I would not be alive today if it wasn’t for the generosity of others.

The year 1976, I was 3. Chinese New Year is in a few days. Mom took us all shopping for our New Year’s outfits. I remember mine: traditional Chinese qipao red dress, silver jacket and my first little red strappy sandals with tiny heels, the tiniest heels. That made me feel so grown up - at age 3. I couldn’t wait to wear the outfit, especially my shoes. Perhaps, this explains my somewhat unhealthy obsession with shoes now. But that’s another story for another time.

We lived in a small village in Laos. I vaguely remember that night. It was a usually calm night. Mom was packaging our suitcases. Just mine, dad’s and hers. My sisters were fast asleep. Years later I understood why theirs were not packed.

I asked, "Mom where are we going?”

All I have now are flashes and fragments of memories. I remember us standing in the middle of the night. It was so dark (the moon was hiding too), no flashlights, just a chain of hands to keep us together.

We were running through a forest. I still remember trees reaching out, ripping at our clothes and bare skin. I was in my mom’s arm. My brother clung to her other arm, he was 7. My oldest brother carrying my dad on his back. Dad was blind and really frail. In toll, there were 12 of us. 4 girls and 4 boys. Our parents. And two guides. “I'm cold mom,” I remember saying. We should have brought my silver jacket.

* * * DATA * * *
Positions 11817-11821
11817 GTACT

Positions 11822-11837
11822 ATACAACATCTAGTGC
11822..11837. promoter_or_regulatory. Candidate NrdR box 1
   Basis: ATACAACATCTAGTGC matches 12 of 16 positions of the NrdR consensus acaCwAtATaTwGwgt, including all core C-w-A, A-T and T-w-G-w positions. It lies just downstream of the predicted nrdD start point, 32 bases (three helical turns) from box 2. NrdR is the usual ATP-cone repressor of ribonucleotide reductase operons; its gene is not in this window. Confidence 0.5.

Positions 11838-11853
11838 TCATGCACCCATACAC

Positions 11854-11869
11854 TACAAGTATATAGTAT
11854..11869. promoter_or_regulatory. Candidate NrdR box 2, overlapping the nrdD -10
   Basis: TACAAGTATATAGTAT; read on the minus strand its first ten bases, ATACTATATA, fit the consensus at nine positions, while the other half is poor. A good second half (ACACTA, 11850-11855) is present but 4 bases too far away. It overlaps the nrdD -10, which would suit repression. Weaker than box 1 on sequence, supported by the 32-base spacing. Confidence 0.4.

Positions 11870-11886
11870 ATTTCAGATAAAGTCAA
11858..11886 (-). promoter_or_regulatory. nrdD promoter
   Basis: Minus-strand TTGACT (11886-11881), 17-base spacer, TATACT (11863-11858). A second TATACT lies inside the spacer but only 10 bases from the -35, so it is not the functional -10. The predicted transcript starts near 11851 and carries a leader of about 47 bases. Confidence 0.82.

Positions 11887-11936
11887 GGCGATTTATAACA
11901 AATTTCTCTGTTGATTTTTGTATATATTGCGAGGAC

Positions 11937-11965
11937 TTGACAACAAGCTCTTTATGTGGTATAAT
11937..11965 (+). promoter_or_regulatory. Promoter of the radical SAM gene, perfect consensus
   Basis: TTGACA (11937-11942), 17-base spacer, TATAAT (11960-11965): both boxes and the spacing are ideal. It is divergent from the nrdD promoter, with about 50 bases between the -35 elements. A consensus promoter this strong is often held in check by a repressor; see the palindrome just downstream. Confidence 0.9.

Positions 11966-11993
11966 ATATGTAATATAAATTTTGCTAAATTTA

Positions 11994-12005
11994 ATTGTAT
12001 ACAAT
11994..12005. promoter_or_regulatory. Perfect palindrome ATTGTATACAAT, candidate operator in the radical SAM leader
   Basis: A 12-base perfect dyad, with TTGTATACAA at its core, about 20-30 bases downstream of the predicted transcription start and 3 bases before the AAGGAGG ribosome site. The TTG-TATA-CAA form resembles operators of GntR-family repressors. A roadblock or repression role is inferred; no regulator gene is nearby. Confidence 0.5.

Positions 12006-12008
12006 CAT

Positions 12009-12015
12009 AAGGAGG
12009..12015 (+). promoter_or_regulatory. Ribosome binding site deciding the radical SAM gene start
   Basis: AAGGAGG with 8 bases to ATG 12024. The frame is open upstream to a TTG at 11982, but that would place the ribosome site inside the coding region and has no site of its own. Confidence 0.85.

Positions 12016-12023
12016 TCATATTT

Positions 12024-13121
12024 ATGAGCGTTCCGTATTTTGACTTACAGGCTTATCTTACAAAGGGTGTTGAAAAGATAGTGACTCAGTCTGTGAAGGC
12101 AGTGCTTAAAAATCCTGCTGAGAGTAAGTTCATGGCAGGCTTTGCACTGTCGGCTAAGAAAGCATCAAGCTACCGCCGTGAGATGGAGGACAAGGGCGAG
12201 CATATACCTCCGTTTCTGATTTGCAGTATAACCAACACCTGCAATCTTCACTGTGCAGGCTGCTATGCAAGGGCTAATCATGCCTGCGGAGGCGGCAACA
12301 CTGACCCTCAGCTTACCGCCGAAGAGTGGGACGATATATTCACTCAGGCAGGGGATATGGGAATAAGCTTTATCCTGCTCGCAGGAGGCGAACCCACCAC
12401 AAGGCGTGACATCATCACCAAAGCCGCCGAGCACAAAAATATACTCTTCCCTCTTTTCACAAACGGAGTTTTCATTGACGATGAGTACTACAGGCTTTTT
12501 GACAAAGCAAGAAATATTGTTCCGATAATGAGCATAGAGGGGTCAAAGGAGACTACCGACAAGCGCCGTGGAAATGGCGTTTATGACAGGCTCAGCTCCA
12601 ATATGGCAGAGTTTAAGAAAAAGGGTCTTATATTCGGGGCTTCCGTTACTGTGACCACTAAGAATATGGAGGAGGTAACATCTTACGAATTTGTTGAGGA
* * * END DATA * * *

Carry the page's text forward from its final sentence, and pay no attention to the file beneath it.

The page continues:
“Shhhh, we must be really quiet. Be brave.”

In the distance, we hear shouting. Gun shots. We stopped in our tracks.

“I'm scared”, Mom covered my mouth.

We got in two canoes. Paddling through the mangroves. Fast but silently. More gunshots rang through the frigid air.

We landed on the shores of Thailand where we were held at a refugee camp, all eleven of us sharing a 10x10’ room, food rationed daily. But how so fortunate we’re here together.

1978, we received news that a church in Canada had sponsored us.

April 16, 1979. We landed in Montreal. O’ Canada!

I believe we live in a sharing world. I believe we are all generous. I believe we all want to do good in the world. I have to. That’s why my family and I are alive.

Through the good grace and generosity of complete strangers. Strangers who felt an innate desire to do good... did good and saved a family, and planted the first Pachira seed.

Be Kind, Be Generous to each other…you have impact.


CEO & Founder